When a series of ships within the Fleet of Nations, the main governing body that rules a loose alliance of island nation states, are sunk by magical sabotage, Sophie is called on to find out why. While surveying the damage of the most recent wreck, she discovers a strange-looking creature—a fright, a wooden oddity born from a banished spell—causing chaos within the ship. The question is who would put this creature aboard and why?

The quest for answers finds Sophie magically bound to an abolitionist from Sylvanner, her father’s homeland. Now Sophie and the crew of the Nightjar must discover what makes this man so unique while outrunning magical assassins and villainous pirates, and stopping the people responsible for the attacks on the Fleet before they strike again.

Review: I’ve said before that I have yet to read anything by Dellamonica that I dislike. Her latest novel, The Nature of a Pirate, fits firmly into my expectations, and I think is the best of the series so far. It doesn’t quite have the magic that the first book held for me, the wondrous discovery of a new world, but the story really comes to a head, and this was a real page-turner and such an amazing read for me.

Sophie Hansa is firmly set on dragging Stormwrack into the age of curiosity, introducing greater scientific procedures into the world, at least in regard to forensics and crime-solving. She studies samples of animals and plants, trying to figure out this world that is slowly unfolding before her. Culture and politics, however, are still a lost art to her, and she makes plenty of missteps along her journey, but it’s the science of things she’s primarily interested in, the biology and forensics. So when she’s thrown into the middle of a mystery involving ships that bleed, forbidden magical constructs, and the possibility of it all leading to war, she goes to the task like any mildly obsessive and headstrong person would.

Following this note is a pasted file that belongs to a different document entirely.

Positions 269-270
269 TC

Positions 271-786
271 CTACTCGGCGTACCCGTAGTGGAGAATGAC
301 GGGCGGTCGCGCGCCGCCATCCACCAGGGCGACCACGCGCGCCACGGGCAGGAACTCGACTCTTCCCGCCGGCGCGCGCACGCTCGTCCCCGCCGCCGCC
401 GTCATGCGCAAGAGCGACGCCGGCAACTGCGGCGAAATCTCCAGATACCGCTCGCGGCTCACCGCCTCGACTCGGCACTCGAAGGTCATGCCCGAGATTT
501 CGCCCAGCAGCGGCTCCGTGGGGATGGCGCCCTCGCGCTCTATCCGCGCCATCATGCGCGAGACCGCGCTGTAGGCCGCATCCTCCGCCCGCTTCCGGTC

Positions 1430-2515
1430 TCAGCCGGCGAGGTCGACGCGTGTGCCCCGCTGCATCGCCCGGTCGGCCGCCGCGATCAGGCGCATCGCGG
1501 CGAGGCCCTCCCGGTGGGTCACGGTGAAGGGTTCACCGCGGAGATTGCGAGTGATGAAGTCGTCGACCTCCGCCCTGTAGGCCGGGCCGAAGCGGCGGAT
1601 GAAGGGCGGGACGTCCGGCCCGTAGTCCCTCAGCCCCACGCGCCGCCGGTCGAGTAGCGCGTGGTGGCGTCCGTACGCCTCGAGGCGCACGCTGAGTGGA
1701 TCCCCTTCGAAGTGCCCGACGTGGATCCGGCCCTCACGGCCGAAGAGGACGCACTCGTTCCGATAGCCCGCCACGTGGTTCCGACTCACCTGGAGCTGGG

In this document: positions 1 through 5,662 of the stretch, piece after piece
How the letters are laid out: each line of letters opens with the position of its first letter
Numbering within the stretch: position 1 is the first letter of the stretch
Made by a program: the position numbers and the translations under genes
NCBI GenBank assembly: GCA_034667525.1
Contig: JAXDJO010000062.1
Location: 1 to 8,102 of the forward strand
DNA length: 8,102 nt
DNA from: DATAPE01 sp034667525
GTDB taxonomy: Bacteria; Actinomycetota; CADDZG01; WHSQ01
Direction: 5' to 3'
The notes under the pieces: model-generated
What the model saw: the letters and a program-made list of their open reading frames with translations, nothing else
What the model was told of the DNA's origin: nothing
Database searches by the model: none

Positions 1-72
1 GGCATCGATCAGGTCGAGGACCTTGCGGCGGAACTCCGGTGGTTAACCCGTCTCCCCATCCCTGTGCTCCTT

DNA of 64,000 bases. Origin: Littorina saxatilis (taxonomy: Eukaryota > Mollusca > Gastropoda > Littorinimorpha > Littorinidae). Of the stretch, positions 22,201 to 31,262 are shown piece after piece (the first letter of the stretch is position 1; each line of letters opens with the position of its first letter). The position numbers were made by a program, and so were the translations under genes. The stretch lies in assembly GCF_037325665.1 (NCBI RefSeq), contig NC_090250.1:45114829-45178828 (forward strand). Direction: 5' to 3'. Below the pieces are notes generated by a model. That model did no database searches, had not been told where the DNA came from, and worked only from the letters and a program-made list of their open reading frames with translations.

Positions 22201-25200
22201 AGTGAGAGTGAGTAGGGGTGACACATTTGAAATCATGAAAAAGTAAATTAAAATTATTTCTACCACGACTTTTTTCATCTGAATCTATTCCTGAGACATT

And I love reading Sophie for those traits. She’s in that excellent position to allow the reader a bit of ignorance and explanation, because Sophie herself isn’t familiar with Stormwrack in the way that those who have grown up there are. Cultural missteps are bound to happen. Lack of historical or legal context. That sort of thing. Sophie being from this world, called Erstwhile, has a distinctly modern approach to things, and that works well to ground the reader, making it easier to ride on Sophie’s shoulder as she encounters new things and sees them similarly to how we ourselves would, in all their baffling glory. And her penchant for brutal honesty, calling things how she sees them, is great to read.